A $40 million civil rights lawsuit filed by protesters in Ferguson, Missouri, against the city’s police force has been dismissed by a federal judge. The suit alleged the attending officers used excessive force during the demonstration, which began in response to the 2014 shooting death of 18-year-old Michael Brown, who was unarmed with his hands in the air prior to being shot multiple times by police officer Darren Wilson, and the subsequent senseless killings of numerous unarmed, law-abiding black men across the country at the hands of law enforcement officials. The lawsuit, filed by nine people involved in the weeks-long event, claimed they were illegitimately shot with rubber bullets, beaten, subjected to tear gas and forcefully arrested while exerting their First Amendment rights to peaceful protest. The judge in the case disagreed.
In his 74-page ruling, federal Judge Henry Autry found no evidence of any wrongdoing by Ferguson police, stating the protesters “have completely failed to present any credible evidence that any of the actions taken by these individuals were taken with malice or were committed in bad faith,” adding participants repeatedly ignored police orders to leave the scene and as such, knew there would be consequences for their continued involvement. Both the NAACP and one of the lawyers representing the plaintiffs in the case have expressed their disappointment in the ruling, with attorney Gregory Lattimer telling the press, “The decision was unfair and not consistent with applicable law,” adding he has already filed an appeal with the promise “This is a battle we will keep fighting. We will end it in the right way and get justice for these people.”
Darren Wilson, the white officer who shot Brown, resigned his position after a grand jury refused to indict him on criminal charges, which is what initially sparked the justifiable outrage within the black community. Though countless photographs and videos taken throughout the protests show heavily armed police, S.W.A.T and military officials aggressively approaching peaceful individuals, the judge believes the fault lies with the protestors themselves, as indicated in his ruling. “At the time of the events detailed herein, the atmosphere surrounding the arrests was extremely intense and had turned violent, ” wrote Autry. He also provided immunity to the officers implicated in the suit.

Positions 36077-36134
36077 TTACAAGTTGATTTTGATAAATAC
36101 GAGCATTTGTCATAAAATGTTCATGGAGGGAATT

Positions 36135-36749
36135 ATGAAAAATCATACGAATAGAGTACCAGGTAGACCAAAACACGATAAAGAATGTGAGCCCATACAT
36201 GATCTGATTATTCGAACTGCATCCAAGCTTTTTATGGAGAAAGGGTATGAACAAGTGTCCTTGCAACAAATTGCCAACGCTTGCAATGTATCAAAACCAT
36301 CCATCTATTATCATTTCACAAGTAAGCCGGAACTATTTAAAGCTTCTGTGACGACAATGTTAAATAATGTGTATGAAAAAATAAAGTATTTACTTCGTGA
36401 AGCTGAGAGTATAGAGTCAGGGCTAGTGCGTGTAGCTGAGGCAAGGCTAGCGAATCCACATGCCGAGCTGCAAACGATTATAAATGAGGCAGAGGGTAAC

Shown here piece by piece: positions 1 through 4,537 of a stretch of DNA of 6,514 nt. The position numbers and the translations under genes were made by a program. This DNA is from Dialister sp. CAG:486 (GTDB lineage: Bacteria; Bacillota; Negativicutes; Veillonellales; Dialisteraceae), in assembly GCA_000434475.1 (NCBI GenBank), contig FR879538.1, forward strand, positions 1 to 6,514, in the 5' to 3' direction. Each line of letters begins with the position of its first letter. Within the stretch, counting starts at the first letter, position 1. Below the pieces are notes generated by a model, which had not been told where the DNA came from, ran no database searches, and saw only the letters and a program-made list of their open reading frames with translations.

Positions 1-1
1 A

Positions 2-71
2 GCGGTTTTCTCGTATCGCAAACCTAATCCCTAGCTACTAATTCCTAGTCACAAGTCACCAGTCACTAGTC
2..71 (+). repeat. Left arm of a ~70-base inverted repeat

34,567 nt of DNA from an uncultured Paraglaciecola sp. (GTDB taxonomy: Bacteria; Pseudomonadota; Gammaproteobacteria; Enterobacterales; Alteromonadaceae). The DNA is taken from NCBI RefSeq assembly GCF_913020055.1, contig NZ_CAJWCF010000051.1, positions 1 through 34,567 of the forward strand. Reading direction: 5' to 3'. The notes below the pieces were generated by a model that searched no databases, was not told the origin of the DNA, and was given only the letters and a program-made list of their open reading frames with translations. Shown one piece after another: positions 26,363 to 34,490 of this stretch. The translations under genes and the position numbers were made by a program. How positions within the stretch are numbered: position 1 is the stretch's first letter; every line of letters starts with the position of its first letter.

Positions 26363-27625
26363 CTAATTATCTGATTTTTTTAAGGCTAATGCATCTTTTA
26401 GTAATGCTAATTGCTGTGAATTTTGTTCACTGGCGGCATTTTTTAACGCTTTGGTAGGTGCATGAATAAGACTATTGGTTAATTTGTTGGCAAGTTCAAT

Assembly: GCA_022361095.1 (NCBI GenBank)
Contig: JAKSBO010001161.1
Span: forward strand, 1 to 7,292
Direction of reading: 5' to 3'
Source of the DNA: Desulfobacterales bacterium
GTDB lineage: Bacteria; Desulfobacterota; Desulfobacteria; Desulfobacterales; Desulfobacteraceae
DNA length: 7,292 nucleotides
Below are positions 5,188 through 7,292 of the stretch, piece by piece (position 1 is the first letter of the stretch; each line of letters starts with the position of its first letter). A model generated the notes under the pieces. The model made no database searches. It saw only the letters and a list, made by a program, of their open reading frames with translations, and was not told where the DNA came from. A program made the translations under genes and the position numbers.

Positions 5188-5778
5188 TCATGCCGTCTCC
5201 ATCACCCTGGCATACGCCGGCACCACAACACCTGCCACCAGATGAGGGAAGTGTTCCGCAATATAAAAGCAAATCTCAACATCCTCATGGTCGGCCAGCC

What seems to be missing from his judgment is why such violence erupted in the first place. Even if those first protesting peacefully were responsible for things becoming more violent in nature, how is it misunderstood? If this had been a group of white people assembled to protest the continued disenfranchisement, abuse, and killing of their friends and loved ones by black officers sworn to uphold the law, do any of us believe for one second the outcome would be the same? That a black officer who shot an unarmed white man with his hands in the air multiple times would walk free? It is this continued denial and refusal to acknowledge the core of which happenings like these continue to occur.
Anyone who says we do not have a deeply flawed, incontrovertibly biased justice system is just plain wrong. Why does this country keep trying so hard to disprove this irrefutable fact?